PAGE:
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Lesson Lesson Overview Overview 12.3 DNA Replication 12.3 DNA Replication

CVA Biology I - B10vrv4123

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  • 1. Lesson OverviewLesson Overview 12.3 DNA Replication12.3 DNA Replication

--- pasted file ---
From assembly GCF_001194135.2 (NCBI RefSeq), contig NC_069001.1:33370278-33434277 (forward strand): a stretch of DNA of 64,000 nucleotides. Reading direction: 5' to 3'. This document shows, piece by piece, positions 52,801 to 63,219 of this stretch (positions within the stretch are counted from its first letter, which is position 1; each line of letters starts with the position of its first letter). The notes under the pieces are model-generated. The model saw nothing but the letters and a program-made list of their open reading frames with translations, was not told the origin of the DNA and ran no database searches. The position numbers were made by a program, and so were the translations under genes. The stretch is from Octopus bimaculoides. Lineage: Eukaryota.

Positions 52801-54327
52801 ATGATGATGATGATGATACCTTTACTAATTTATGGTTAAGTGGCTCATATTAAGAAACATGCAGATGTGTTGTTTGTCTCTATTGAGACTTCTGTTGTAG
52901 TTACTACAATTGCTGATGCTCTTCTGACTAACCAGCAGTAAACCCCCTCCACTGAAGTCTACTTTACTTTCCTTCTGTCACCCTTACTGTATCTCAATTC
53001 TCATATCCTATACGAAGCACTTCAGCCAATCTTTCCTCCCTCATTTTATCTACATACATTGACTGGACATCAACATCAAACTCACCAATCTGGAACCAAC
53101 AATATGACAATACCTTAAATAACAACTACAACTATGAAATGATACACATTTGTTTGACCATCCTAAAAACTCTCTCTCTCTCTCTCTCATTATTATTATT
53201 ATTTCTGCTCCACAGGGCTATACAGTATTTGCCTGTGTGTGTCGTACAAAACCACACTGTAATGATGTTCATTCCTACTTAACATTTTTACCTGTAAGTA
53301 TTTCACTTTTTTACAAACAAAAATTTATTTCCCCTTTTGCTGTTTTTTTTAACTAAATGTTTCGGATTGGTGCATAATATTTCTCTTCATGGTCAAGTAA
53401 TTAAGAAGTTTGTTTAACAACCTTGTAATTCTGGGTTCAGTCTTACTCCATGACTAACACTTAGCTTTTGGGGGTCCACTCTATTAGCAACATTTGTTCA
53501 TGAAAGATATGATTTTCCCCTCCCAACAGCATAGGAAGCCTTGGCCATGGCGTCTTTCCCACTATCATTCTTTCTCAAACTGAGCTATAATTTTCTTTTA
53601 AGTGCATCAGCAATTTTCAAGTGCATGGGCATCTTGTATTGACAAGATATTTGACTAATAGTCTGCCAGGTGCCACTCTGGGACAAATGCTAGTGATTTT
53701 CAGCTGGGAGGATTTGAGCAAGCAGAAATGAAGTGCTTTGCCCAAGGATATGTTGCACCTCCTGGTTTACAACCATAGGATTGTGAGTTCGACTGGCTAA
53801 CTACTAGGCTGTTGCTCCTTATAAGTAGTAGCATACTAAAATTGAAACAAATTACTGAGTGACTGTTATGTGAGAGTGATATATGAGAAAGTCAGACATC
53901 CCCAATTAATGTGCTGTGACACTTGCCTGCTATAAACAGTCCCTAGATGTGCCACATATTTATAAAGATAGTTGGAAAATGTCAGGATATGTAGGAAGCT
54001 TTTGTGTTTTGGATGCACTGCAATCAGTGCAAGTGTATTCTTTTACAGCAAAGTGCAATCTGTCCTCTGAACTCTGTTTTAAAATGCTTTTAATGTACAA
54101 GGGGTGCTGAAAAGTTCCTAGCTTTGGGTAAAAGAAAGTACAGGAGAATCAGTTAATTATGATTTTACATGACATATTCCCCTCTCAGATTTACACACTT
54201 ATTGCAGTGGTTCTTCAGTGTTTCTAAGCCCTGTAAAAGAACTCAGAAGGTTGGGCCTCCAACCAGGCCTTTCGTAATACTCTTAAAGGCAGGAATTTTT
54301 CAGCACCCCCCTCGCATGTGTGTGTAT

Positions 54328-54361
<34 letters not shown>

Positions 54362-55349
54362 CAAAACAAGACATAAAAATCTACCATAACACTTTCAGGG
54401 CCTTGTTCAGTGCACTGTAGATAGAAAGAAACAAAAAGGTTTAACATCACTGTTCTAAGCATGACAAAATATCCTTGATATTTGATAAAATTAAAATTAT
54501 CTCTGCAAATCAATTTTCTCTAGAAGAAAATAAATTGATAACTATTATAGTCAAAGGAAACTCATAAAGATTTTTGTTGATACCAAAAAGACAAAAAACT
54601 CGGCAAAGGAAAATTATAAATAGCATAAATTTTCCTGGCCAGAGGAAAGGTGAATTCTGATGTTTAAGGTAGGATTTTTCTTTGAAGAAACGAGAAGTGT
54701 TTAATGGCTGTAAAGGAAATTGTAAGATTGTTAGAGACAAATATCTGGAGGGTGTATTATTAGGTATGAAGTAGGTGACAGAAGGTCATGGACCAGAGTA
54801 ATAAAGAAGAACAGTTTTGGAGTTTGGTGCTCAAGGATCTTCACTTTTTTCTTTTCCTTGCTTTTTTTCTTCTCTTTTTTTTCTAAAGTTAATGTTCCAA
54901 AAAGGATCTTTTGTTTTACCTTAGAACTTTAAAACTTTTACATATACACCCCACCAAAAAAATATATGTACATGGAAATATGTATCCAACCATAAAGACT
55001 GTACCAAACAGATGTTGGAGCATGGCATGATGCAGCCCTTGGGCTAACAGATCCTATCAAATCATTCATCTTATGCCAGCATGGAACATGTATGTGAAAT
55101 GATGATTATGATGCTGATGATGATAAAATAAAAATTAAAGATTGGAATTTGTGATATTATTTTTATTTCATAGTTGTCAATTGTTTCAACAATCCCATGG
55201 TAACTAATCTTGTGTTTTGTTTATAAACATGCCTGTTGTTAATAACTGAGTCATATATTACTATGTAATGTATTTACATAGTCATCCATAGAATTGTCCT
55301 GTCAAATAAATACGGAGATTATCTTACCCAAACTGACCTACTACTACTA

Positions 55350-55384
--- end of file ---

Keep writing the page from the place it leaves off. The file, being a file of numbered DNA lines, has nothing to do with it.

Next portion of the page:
2. Lesson OverviewLesson Overview DNA ReplicationDNA Replication THINK ABOUT IT Before a cell divides, its DNA must first be copied. How might the double-helix structure of DNA make that possible? 3. Lesson OverviewLesson Overview DNA ReplicationDNA Replication Copying the Code What role does DNA polymerase play in copying DNA? 4. Lesson OverviewLesson Overview DNA ReplicationDNA Replication Copying the Code What role does DNA polymerase play in copying DNA? DNA polymerase is an enzyme that joins individual nucleotides to produce a new strand of DNA. 5. Lesson OverviewLesson Overview DNA ReplicationDNA Replication Copying the Code Base pairing in the double helix explained how DNA could be copied, or replicated, because each base on one strand pairs with only one base on the opposite strand. Each strand of the double helix has all the information needed to reconstruct the other half by the mechanism of base pairing. Because each strand can be used to make the other strand, the strands are said to be complementary. 6. Lesson OverviewLesson Overview DNA ReplicationDNA Replication The Replication Process Before a cell divides, it duplicates its DNA in a copying process called replication. This process ensures that each resulting cell has the same complete set of DNA molecules. 7. Lesson OverviewLesson Overview DNA ReplicationDNA Replication The Replication Process During replication, the DNA molecule separates into two strands and then produces two new complementary strands following the rules of base pairing. Each strand of the double helix of DNA serves as a template, or model, for the new strand. 8. Lesson OverviewLesson Overview DNA ReplicationDNA Replication The two strands of the double helix separate, or unzip, allowing two replication forks to form. The Replication Process 9. Lesson OverviewLesson Overview DNA ReplicationDNA Replication The Replication Process As each new strand forms, new bases are added following the rules of base pairing. If the base on the old strand is adenine, then thymine is added to the newly forming strand. Likewise, guanine is always paired to cytosine. 10. Lesson OverviewLesson Overview DNA ReplicationDNA Replication The result of replication is two DNA molecules identical to each other and to the original molecule. Each DNA molecule resulting from replication has one original strand and one new strand. The Replication Process 11. Lesson OverviewLesson Overview DNA ReplicationDNA Replication The Role of Enzymes DNA replication is carried out by a series of enzymes. They first unzip a molecule of DNA by breaking the hydrogen bonds between base pairs and unwinding the two strands of the molecule. Each strand then serves as a template for the attachment of complementary bases. 12. Lesson OverviewLesson Overview DNA ReplicationDNA Replication The Role of Enzymes The principal enzyme involved in DNA replication is called DNA polymerase. DNA polymerase is an enzyme that joins individual nucleotides to produce a new strand of DNA. DNA polymerase also proofreads each new DNA strand, ensuring that each molecule is a perfect copy of the original. 13. Lesson OverviewLesson Overview DNA ReplicationDNA Replication Telomeres The tips of chromosomes are known as telomeres. The ends of DNA molecules, located at the telomeres, are particularly difficult to copy. Over time, DNA may actually be lost from telomeres each time a chromosome is replicated. An enzyme called telomerase compensates for this problem by adding short, repeated DNA sequences to telomeres, lengthening the chromosomes slightly and making it less likely that important gene sequences will be lost from the telomeres during replication. 14. Lesson OverviewLesson Overview DNA ReplicationDNA Replication Replication in Living Cells How does DNA replication differ in prokaryotic cells and eukaryotic cells? 15. Lesson OverviewLesson Overview DNA ReplicationDNA Replication Replication in Living Cells How does DNA replication differ in prokaryotic cells and eukaryotic cells? Replication in most prokaryotic cells starts from a single point and proceeds in two directions until the entire chromosome is copied. 16. Lesson OverviewLesson Overview DNA ReplicationDNA Replication Replication in Living Cells How does DNA replication differ in prokaryotic cells and eukaryotic cells? 17. Lesson OverviewLesson Overview DNA ReplicationDNA Replication Replication in Living Cells How does DNA replication differ in prokaryotic cells and eukaryotic cells? In eukaryotic cells, replication may begin at dozens or even hundreds of places on the DNA molecule, proceeding in both directions until each chromosome is completely copied. 18. Lesson OverviewLesson Overview DNA ReplicationDNA Replication Replication in Living Cells The cells of most prokaryotes have a single, circular DNA molecule in the cytoplasm, containing nearly all the cells genetic information. Eukaryotic cells, on the other hand, can have up to 1000 times more DNA. Nearly all of the DNA of eukaryotic cells is found in the nucleus. 19. Lesson OverviewLesson Overview DNA ReplicationDNA Replication Prokaryotic DNA Replication In most prokaryotes, DNA replication does not start until regulatory proteins bind to a single starting point on the chromosome. This triggers the beginning of DNA replication. Replication in most prokaryotic cells starts from a single point and proceeds in two directions until the entire chromosome is copied. 20. Lesson OverviewLesson Overview DNA ReplicationDNA Replication Prokaryotic DNA Replication Often, the two chromosomes produced by replication are attached to different points inside the cell membrane and are separated when the cell splits to form two new cells. 21. Lesson OverviewLesson Overview DNA ReplicationDNA Replication Eukaryotic chromosomes are generally much bigger than those of prokaryotes. In eukaryotic cells, replication may begin at dozens or even hundreds of places on the DNA molecule, proceeding in both directions until each chromosome is completely copied. Eukaryotic DNA Replication 22. Lesson OverviewLesson Overview DNA ReplicationDNA Replication Eukaryotic DNA Replication The two copies of DNA produced by replication in each chromosome remain closely associated until the cell enters prophase of mitosis. At that point, the chromosomes condense, and the two chromatids in each chromosome become clearly visible. They separate from each other in anaphase of mitosis, producing two cells, each with a complete set of genes coded in DNA.